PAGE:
Relative Polycythemia

    Relative polycythemia is defined as an elevated PCV with a normal total RBC mass. This condition is associated with a decrease in plasma volume attributed to severe dehydration or an increase in the serum total protein concentration. Vomiting and diarrhea are common causes of dehydration, which can result in relative polycythemia.1

    Absolute Polycythemia

    Absolute, or true, polycythemia is defined as an elevated PCV (>65% in dogs; >55% in cats, with clinical signs showing at a PCV of >60%) with an increase in total RBC mass.3 A transient cause of absolute polycythemia is splenic contraction—a response to epinephrine that temporarily increases the number of RBCs in the circulation of dogs, but not in cats. Absolute polycythemia is further divided into primary or secondary, based on the level of involvement of EPO.1 EPO is a glycoprotein hormone responsible for regulating erythropoiesis (RBC production).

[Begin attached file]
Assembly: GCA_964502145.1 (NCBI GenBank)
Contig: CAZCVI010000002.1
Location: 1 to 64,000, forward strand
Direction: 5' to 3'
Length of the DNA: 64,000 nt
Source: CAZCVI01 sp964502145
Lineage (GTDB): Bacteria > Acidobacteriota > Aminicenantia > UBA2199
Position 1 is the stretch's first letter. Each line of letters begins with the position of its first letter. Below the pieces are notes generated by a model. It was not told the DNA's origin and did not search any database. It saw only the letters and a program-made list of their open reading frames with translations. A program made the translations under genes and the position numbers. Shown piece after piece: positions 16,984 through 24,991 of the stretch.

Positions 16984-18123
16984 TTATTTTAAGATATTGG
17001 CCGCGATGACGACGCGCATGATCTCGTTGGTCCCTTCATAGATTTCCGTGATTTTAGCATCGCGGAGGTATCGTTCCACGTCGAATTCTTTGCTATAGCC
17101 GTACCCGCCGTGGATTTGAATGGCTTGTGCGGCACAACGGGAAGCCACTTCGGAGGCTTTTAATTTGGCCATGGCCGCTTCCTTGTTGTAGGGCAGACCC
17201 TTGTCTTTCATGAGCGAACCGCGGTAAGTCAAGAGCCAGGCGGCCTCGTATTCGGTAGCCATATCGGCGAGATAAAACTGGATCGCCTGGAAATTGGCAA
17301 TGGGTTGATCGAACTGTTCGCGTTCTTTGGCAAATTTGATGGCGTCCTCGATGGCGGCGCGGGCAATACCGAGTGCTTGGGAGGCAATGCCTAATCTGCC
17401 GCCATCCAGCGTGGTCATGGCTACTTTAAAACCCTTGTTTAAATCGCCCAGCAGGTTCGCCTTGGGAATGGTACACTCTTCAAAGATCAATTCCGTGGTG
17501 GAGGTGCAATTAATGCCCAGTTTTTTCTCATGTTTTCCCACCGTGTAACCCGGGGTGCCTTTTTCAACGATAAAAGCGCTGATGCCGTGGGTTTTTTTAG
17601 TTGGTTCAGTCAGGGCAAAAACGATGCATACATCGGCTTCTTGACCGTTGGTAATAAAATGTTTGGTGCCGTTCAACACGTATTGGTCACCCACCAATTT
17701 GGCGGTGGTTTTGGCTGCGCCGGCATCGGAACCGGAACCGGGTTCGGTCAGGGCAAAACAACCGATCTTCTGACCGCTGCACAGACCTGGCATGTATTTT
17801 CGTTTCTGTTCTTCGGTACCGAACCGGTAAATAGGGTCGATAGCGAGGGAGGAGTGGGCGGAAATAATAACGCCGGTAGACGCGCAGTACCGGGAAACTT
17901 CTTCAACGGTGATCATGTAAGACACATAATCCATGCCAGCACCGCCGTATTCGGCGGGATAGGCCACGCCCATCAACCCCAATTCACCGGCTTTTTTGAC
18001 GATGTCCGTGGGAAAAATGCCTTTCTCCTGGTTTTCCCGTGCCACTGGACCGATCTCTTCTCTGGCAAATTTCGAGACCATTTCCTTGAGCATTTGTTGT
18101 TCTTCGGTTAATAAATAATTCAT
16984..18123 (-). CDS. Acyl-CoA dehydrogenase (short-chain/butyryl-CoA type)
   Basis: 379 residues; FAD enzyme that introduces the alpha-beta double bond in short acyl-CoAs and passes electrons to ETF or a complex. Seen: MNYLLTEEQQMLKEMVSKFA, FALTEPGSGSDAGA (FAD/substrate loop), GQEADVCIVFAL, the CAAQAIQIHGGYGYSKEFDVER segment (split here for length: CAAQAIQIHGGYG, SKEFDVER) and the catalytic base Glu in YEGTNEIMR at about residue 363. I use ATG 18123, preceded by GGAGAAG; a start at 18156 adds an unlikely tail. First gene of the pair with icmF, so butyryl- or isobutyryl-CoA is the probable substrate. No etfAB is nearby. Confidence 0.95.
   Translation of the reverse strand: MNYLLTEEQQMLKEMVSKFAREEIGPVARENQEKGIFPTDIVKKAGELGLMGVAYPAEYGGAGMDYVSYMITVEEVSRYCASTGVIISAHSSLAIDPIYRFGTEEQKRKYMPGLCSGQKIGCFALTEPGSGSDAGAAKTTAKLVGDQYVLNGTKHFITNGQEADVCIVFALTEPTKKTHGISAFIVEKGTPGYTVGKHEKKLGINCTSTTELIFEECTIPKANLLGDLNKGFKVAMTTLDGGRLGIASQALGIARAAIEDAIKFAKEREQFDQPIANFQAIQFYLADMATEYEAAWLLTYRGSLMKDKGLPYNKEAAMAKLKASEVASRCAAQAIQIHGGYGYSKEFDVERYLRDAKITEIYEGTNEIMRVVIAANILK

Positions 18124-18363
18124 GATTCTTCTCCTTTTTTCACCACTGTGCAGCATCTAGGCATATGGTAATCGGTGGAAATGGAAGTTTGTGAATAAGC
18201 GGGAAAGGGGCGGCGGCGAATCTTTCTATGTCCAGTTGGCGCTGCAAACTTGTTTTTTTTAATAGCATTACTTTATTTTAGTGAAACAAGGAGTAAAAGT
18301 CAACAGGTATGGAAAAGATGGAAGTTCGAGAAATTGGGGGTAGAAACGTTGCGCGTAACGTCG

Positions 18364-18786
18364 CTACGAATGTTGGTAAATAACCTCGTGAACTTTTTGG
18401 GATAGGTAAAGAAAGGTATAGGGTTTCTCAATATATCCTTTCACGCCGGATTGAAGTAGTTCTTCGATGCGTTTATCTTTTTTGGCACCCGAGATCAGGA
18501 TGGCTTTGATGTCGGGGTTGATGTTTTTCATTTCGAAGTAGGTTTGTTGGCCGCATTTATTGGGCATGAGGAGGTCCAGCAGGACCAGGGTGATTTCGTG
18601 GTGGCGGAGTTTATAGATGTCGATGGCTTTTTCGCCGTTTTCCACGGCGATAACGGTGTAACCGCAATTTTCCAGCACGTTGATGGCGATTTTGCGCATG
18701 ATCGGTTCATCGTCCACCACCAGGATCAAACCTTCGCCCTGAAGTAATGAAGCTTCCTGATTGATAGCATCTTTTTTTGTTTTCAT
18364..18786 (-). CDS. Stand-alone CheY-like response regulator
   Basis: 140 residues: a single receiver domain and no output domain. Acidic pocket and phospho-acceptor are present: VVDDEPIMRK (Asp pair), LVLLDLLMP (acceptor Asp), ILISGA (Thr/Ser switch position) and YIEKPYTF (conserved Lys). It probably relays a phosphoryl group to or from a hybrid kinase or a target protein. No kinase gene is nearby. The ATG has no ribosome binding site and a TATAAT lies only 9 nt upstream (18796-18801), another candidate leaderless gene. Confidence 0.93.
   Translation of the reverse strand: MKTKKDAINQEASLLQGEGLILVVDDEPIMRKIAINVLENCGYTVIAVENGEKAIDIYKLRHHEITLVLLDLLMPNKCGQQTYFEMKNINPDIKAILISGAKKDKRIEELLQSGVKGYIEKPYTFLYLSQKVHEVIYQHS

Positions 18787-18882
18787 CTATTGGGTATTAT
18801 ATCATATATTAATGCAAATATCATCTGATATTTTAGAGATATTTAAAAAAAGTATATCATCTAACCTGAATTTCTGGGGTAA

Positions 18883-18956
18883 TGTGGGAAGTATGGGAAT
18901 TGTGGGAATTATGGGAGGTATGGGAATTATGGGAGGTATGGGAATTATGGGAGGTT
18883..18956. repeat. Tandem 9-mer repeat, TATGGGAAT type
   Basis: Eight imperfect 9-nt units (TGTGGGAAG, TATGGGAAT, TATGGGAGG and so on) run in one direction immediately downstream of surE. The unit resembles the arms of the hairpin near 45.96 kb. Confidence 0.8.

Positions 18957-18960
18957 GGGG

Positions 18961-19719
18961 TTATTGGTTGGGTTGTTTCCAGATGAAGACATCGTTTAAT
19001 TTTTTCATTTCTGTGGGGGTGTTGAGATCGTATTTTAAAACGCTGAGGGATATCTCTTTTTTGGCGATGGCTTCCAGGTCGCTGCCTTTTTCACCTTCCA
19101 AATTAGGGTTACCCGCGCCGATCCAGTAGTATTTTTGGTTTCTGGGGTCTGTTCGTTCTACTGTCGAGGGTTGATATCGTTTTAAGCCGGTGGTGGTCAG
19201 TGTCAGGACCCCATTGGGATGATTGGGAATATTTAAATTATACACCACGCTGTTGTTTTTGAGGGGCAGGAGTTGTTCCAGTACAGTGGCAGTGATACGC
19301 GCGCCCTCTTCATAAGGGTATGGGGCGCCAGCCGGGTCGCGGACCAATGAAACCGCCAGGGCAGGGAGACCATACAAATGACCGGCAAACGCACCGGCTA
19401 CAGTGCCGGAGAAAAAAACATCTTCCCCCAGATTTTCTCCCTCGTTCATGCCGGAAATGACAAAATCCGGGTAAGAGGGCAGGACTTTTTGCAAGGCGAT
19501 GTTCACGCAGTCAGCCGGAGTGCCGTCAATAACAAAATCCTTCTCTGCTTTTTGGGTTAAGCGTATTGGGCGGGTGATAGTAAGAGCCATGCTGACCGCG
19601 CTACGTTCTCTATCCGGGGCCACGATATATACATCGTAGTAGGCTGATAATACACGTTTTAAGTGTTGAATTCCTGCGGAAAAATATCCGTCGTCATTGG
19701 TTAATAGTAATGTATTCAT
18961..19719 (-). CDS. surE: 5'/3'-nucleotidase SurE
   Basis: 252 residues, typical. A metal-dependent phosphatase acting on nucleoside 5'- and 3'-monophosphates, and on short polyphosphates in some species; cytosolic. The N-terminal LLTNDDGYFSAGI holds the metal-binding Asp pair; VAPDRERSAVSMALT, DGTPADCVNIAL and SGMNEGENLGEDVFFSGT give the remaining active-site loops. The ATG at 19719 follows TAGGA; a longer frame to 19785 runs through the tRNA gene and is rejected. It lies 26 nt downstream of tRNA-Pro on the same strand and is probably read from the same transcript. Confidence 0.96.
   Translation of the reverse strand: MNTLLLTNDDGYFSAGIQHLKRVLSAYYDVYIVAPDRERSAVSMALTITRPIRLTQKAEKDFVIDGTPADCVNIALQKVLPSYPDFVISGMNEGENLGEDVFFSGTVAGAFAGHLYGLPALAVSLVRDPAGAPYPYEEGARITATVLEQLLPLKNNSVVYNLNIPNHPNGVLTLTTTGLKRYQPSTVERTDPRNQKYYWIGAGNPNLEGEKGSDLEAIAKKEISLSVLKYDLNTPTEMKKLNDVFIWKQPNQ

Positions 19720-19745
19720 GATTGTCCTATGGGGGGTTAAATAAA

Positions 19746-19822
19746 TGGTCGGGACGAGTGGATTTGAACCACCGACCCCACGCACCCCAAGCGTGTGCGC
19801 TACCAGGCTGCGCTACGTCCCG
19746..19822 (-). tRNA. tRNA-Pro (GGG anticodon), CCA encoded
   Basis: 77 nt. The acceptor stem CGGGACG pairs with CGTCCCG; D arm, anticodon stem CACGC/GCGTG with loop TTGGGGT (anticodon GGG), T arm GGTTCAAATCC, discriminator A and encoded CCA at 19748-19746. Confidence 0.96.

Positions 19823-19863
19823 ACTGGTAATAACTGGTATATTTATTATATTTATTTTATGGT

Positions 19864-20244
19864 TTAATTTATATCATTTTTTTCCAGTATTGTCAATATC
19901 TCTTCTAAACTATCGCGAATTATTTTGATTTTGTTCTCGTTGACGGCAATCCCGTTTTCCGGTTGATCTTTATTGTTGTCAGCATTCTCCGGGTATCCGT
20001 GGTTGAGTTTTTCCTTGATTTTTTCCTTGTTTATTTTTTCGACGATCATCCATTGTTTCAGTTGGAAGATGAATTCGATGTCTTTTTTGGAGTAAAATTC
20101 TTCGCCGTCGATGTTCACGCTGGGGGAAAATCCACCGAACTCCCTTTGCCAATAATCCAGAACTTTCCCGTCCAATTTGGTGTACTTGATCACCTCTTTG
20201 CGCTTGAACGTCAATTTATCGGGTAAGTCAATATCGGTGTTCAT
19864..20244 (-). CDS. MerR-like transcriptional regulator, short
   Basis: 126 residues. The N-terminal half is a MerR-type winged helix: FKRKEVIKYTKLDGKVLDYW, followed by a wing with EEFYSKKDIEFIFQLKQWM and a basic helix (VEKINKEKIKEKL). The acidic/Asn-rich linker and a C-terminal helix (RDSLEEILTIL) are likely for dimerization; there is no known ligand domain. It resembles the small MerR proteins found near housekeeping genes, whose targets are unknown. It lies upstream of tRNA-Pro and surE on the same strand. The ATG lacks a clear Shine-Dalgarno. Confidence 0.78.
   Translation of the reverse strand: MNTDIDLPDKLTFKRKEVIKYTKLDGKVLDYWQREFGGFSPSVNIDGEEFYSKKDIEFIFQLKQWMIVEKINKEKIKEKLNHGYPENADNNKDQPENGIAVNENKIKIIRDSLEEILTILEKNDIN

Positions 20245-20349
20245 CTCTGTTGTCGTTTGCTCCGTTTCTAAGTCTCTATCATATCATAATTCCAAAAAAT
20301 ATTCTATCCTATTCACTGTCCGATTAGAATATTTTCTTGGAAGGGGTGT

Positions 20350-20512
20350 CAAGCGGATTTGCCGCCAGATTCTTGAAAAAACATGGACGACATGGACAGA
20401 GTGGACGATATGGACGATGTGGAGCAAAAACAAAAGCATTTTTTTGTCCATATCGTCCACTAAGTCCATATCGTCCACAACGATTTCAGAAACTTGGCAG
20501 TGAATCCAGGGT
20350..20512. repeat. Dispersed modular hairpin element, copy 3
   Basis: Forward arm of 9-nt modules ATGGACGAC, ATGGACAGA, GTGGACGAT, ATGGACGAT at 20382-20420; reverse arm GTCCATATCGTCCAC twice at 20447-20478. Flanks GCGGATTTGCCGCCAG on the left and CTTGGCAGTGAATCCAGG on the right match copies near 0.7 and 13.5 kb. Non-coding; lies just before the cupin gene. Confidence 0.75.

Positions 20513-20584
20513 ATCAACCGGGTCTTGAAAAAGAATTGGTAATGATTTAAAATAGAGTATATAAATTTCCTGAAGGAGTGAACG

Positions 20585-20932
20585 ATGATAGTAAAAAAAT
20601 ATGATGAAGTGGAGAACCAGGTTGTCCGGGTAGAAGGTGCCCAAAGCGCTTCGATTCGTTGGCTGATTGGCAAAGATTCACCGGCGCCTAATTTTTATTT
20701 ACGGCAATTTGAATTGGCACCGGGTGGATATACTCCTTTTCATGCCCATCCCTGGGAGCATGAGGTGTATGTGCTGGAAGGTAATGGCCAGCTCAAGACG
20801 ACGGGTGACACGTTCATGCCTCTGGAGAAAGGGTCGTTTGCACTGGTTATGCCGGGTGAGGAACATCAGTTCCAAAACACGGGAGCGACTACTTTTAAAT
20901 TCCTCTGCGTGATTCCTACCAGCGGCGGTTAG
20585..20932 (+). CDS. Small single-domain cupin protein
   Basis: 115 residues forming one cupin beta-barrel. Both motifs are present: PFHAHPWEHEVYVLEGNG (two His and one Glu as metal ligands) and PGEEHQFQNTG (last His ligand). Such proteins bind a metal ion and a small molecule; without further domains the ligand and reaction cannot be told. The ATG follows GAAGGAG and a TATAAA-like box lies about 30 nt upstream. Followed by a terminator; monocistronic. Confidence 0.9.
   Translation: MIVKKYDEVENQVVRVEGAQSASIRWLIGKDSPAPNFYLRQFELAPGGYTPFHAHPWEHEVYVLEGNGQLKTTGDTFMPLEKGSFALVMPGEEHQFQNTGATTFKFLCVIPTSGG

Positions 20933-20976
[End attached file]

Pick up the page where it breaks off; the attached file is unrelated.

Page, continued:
Primary Polycythemia (Polycythemia Vera)

    Primary polycythemia is synonymous with polycythemia vera. Various forms of primary polycythemia may exist in dogs and cats. In humans, polycythemia vera is one of several forms of primary polycythemia.1 The underlying molecular basis of polycythemia vera has not been determined.4 Polycythemia vera is thought to be EPO independent, and diagnosis of it is based partly on a low to untraceable serum EPO concentration.5 A myeloproliferative disease, polycythemia vera arises from the multipotent hematopoietic progenitor cells in bone marrow. When one of these stem cells gains a growth advantage and autonomy, it becomes the predominant source of marrow precursors, creating an excessive number of mature RBCs. Cytologically, these bone marrow cells appear normal and fully mature. An increase in the numbers of white blood cell precursors and megakaryocytes is typically not seen. Polycythemia vera can progress to erythroid leukemia.3